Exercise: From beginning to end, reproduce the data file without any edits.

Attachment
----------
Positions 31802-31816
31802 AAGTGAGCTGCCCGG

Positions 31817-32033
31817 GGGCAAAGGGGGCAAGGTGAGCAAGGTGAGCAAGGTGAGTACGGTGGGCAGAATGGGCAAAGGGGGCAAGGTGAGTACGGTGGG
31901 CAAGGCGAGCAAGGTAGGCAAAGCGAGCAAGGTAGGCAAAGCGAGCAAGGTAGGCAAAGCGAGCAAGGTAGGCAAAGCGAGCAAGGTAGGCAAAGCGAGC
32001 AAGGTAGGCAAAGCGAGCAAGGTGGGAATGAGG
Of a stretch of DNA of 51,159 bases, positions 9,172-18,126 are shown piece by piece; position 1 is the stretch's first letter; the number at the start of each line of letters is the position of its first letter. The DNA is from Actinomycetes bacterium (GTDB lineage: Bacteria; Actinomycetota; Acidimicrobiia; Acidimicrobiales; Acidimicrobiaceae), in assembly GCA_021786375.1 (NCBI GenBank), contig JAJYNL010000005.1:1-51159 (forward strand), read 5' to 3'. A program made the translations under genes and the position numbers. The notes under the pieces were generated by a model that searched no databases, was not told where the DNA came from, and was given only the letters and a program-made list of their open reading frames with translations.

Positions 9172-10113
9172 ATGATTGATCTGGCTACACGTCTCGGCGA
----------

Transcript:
Positions 31802-31816
31802 AAGTGAGCTGCCCGG

Positions 31817-32033
31817 GGGCAAAGGGGGCAAGGTGAGCAAGGTGAGCAAGGTGAGTACGGTGGGCAGAATGGGCAAAGGGGGCAAGGTGAGTACGGTGGG
31901 CAAGGCGAGCAAGGTAGGCAAAGCGAGCAAGGTAGGCAAAGCGAGCAAGGTAGGCAAAGCGAGCAAGGTAGGCAAAGCGAGCAAGGTAGGCAAAGCGAGC
32001 AAGGTAGGCAAAGCGAGCAAGGTGGGAATGAGG
Of a stretch of DNA of 51,159 bases, positions 9,172-18,126 are shown piece by piece; position 1 is the stretch's first letter; the number at the start of each line of letters is the position of its first letter. The DNA is from Actinomycetes bacterium (GTDB lineage: Bacteria; Actinomycetota; Acidimicrobiia; Acidimicrobiales; Acidimicrobiaceae), in assembly GCA_021786375.1 (NCBI GenBank), contig JAJYNL010000005.1:1-51159 (forward strand), read 5' to 3'. A program made the translations under genes and the position numbers. The notes under the pieces were generated by a model that searched no databases, was not told where the DNA came from, and was given only the letters and a program-made list of their open reading frames with translations.

Positions 9172-10113
9172 ATGATTGATCTGGCTACACGTCTCGGCGA